Intermittent hypoxia increases exercise tolerance in patients at risk for or with mild COPD

M. Burtscher, T. Haider, W. Domej, T. Linser, H. Gatterer, M. Faulhaber, E. Pocecco, I. Ehrenburg, E. Tkatchuk, R. Koch, L. Bernardi

Research output: Contribution to journalArticlepeer-review

Abstract

The effects of repeated short-term hypoxia on exercise tolerance in patients at risk for, or with mild COPD were investigated. Eighteen patients (10 males, 8 females; 33-72 years) were randomly assigned in a double-blind fashion to receive 15 sessions of intermittent hypoxia (FiO 2: 0.15-0.12) or normoxia within 3 weeks. Three weeks of intermittent hypoxia increased total haemoglobin mass (+4% vs. 0%, p <0.05), total exercise time (+9.7% vs. 0%, p <0.05) and the exercise time to the anaerobic threshold (+13% vs. -7.8%, p <0.05) compared to controls. Changes in the total exercise time were positively related to the changes in total haemoglobin mass (r = 0.59, p <0.05) and changes in the time to the anaerobic threshold were positively related to the changes in the lung diffusion capacity for carbon monoxide (r = 0.48, p <0.05). Intermittent hypoxia treatment may be a valuable addition to therapy designed to improve exercise tolerance in patients at risk for, or with mild COPD.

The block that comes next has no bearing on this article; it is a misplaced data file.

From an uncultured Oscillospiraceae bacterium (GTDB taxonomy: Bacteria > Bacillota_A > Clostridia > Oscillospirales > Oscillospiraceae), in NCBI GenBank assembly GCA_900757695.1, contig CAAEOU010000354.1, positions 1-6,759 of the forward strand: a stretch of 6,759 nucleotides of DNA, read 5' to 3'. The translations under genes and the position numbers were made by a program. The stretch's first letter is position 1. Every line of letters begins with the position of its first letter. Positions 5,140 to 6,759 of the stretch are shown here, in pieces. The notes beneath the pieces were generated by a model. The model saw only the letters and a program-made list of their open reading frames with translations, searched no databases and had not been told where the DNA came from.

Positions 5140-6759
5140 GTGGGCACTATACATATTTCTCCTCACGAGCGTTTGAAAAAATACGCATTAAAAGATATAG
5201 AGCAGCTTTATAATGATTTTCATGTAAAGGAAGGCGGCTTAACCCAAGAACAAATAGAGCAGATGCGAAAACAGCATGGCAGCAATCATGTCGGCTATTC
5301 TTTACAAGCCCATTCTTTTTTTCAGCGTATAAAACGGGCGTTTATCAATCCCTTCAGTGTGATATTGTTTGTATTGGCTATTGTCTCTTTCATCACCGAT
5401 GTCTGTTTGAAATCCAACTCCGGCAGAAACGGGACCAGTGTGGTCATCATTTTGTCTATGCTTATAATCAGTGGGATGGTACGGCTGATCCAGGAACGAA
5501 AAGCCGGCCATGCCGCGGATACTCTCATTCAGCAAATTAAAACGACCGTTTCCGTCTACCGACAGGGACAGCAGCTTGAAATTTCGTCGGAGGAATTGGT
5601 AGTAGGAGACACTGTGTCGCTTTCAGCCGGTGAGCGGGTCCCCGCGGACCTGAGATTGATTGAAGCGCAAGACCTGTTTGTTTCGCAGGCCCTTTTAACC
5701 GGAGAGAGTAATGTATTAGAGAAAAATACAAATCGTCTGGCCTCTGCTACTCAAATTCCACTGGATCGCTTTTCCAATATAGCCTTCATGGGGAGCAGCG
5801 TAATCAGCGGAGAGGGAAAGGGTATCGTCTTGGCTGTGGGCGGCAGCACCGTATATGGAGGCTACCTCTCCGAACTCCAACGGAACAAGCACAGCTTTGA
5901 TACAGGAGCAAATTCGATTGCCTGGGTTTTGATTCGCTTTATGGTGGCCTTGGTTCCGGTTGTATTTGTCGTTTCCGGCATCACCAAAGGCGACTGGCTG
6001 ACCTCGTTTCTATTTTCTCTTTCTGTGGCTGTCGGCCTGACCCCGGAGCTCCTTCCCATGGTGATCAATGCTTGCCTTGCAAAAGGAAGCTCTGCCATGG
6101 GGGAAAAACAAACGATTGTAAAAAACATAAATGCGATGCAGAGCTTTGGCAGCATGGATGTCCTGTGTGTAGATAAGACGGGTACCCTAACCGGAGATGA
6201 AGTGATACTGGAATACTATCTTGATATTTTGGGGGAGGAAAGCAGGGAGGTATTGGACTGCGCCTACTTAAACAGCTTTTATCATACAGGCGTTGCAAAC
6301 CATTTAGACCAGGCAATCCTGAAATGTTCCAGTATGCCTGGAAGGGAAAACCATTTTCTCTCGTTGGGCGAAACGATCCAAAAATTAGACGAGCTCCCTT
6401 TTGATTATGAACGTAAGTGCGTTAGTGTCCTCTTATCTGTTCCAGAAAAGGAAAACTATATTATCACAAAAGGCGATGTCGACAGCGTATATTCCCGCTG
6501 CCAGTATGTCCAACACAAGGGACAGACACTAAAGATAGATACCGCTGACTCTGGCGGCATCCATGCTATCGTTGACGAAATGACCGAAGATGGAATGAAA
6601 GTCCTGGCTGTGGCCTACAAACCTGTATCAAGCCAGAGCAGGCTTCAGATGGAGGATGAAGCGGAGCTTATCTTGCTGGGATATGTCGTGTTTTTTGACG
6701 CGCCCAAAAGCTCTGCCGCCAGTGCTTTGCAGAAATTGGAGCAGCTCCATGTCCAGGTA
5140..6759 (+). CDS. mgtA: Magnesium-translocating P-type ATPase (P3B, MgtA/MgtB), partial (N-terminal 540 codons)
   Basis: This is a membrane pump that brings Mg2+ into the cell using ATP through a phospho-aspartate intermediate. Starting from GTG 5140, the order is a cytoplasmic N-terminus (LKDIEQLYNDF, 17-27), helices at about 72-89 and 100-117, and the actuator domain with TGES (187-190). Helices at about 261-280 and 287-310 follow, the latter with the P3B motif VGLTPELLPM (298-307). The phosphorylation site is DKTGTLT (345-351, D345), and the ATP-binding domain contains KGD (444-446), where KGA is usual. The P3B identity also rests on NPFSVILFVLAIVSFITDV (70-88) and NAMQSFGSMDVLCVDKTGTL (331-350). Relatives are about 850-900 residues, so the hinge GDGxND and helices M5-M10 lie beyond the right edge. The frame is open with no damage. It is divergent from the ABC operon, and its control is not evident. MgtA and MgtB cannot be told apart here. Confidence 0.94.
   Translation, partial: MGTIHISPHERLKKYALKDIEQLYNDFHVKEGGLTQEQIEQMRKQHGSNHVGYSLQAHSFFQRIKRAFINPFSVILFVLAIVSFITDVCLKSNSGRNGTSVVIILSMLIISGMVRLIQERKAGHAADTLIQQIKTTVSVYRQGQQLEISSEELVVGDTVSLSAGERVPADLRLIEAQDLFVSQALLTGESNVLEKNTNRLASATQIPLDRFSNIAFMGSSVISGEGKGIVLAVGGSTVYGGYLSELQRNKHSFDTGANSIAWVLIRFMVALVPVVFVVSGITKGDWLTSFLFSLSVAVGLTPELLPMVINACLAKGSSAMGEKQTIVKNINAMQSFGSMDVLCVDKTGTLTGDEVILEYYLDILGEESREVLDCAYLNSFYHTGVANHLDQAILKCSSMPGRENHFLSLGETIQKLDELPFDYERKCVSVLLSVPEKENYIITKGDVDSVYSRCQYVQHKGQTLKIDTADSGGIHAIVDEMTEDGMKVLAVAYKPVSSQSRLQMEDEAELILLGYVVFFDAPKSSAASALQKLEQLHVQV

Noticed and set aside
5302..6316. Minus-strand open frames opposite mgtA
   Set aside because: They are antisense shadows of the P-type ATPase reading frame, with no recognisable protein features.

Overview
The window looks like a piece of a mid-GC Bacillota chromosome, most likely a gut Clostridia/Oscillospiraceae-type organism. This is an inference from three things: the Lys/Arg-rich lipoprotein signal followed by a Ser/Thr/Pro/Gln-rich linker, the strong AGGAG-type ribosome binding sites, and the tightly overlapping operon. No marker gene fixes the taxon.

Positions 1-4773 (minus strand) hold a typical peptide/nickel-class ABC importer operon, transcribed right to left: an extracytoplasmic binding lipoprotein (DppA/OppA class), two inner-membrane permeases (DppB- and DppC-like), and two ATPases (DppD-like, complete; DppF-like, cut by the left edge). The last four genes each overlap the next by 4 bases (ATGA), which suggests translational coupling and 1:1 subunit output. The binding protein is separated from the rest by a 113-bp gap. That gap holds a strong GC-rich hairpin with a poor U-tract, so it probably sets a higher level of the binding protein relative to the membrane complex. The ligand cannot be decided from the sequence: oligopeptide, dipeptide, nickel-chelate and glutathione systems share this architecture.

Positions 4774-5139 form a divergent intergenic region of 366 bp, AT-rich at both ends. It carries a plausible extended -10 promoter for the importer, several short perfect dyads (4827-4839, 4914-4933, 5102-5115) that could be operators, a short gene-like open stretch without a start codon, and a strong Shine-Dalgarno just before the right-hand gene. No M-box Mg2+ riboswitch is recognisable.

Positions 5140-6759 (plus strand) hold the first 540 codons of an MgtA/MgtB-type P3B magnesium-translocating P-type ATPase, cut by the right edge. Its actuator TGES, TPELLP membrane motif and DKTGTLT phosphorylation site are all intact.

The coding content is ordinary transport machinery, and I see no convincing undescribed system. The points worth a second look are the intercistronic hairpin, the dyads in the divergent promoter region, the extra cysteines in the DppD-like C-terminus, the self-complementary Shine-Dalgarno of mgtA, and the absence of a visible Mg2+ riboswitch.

Original languageEnglish
Pages (from-to)97-103
Number of pages7
JournalRespiratory Physiology and Neurobiology
Volume165
Issue number1
DOIs
Publication statusPublished - Jan 1 2009

Keywords

  • COPD
  • Exercise tolerance
  • Haemoglobin mass
  • Intermittent hypoxia
  • Lung diffusion capacity
  • Lung function

ASJC Scopus subject areas

  • Physiology
  • Pulmonary and Respiratory Medicine
  • Neuroscience(all)

Fingerprint Dive into the research topics of 'Intermittent hypoxia increases exercise tolerance in patients at risk for or with mild COPD'. Together they form a unique fingerprint.

Cite this